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School Desegregation for All Children – The Legacy of Méndez v. Westminster

Gonzalo Méndez, William Guzmán, Frank Palomino, Thomas Estrada, and Lorenzo Ramírez, as citizens of the United States, and on behalf of their minor children, and as they allege in the petition, on behalf of ‘some 5000′ persons similarly affected, all of Mexican or Latin descent, have filed a class suit pursuant to Rule 23 of […]

Senator Hiram Revels

In celebration of African American History Month, our picture of the week is of Hiram Revels, the first African American to serve in the United States Senate. Revels was born a free man in Fayetteville, North Carolina, in 1827.  He was first apprenticed as a barber, learning the trade from an older brother, and later […]

An Interview with Kenneth W. Mack, Inaugural Lawrence D. Biele Professor of Law

Today’s interview is a guest post by Liah Love Caravalho, a program specialist in the Office of Legislative and External Relations of the Law Library of Congress.  Below, Liah provides an interview with Kenneth W. Mack, inaugural Lawrence D. Biele Professor of Law at Harvard University.  Prof. Mack was a speaker at the 2013 Library […]

FALQs: Nigeria’s 2015 Election

It is election season in Nigeria, Africa’s most populous nation.  This is the fifth election cycle in the country since democracy was restored in 1999 after many years of military rule.  Elections conducted since then, particularly presidential elections, had been marred with various controversies, including violence and poll rigging.  Nonetheless, the country has reportedly shown […]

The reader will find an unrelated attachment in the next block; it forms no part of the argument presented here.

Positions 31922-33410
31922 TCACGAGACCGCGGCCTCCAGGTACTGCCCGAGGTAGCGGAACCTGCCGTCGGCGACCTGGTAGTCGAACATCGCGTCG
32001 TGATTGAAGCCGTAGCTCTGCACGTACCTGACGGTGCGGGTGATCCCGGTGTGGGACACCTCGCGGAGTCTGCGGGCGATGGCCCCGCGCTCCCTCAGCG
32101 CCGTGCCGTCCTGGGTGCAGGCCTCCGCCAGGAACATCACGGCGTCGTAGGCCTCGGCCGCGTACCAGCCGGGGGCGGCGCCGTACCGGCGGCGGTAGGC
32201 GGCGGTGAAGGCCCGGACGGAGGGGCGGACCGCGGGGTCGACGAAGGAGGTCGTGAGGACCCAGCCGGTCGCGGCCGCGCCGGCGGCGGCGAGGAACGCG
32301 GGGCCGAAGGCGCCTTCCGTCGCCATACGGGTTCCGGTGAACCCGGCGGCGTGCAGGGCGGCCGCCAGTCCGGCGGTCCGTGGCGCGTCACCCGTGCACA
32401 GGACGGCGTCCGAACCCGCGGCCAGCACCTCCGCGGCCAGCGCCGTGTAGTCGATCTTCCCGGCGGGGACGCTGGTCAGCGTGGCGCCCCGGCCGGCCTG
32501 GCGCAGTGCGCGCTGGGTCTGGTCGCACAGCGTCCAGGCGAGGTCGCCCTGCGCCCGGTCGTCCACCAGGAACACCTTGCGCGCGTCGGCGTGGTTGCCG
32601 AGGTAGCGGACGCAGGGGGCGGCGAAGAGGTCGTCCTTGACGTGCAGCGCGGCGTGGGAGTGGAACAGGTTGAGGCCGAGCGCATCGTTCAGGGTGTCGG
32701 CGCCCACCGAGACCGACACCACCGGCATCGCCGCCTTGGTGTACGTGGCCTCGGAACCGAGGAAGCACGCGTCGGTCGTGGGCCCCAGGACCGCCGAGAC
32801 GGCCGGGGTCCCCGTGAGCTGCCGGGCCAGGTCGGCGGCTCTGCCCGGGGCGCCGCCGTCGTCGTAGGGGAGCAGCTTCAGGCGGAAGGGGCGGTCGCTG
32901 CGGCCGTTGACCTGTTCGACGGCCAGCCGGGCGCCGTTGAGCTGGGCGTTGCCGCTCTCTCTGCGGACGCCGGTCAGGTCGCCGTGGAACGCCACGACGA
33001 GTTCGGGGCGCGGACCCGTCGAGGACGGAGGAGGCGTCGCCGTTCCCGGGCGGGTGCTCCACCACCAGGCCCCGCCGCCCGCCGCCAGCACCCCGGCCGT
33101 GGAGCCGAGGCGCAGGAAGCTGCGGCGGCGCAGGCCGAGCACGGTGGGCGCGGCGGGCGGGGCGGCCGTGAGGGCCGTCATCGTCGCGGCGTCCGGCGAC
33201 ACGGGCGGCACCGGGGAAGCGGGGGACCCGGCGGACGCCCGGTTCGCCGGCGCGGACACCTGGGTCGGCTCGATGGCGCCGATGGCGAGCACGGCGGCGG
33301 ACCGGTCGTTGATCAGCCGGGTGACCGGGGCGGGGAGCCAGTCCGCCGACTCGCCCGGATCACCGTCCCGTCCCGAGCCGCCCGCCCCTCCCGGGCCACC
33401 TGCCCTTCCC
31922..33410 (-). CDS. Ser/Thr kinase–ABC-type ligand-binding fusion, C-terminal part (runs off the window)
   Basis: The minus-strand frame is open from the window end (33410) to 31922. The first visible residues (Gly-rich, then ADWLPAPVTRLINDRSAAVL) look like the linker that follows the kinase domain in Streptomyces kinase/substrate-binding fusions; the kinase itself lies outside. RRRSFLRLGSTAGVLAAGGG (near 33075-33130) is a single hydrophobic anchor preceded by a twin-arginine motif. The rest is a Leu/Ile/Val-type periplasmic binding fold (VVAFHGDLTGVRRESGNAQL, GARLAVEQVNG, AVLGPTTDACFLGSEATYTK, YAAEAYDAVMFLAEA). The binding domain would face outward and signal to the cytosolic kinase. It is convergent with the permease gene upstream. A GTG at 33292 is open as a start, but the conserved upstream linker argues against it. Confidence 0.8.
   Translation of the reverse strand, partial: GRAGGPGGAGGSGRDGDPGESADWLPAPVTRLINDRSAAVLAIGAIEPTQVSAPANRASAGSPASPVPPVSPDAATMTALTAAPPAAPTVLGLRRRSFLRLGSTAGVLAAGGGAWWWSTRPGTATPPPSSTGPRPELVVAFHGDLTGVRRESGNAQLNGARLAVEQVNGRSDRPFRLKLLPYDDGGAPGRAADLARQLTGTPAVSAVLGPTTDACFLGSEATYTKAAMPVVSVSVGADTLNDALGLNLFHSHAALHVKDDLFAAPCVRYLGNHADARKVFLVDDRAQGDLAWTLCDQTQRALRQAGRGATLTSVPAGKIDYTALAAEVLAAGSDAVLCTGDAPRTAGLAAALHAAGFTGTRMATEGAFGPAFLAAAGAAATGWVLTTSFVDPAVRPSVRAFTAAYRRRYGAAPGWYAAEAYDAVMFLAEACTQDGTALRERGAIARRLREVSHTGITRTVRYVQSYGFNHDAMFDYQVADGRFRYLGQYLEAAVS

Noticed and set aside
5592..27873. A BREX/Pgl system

Love, Adultery, and Madness

It is often said that love can drive you mad. As further evidence, take the 19th Century case (see page 494) that is said to have introduced the defense of temporary insanity in American jurisprudence. This case resulted from an affair between the wife of a member of Congress and one of Francis Scott Key’s sons. In 1859, […]

An Interview with Michele Chisholm, Copyright Licensing Specialist

Today’s interview is with Michele Chisholm, a copyright licensing specialist at the U.S. Copyright Office and the current president of the Library of Congress chapter of Blacks in Government (BIG).   Describe your background. I am a native Washingtonian, who grew up in the segregated South during the peak of the civil rights movement. My […]

FALQs: Soviet Investigation of Nazi War Crimes

The following is a guest post by the Director of the Global Legal Research Center Peter Roudik. Peter is a frequent contributor to In Custodia Legis. He has written a number of posts, including on “Ukraine: Two Understandings of Lustration,” “Crimean History, Status, and Referendum,” “Regulating the Winter Olympics in Russia,” “Soviet Law and the Assassination […]

Happy National Sami Day!

  The following is a guest post by Elin Hofverberg, a foreign law research consultant covering the Nordic countries at the Law Library of Congress. February 6 is National Sami Day. The purpose of the day is to celebrate the Sami, the indigenous people of the northern parts of the Nordic countries–Norway, Sweden, and Finland–as well as the […]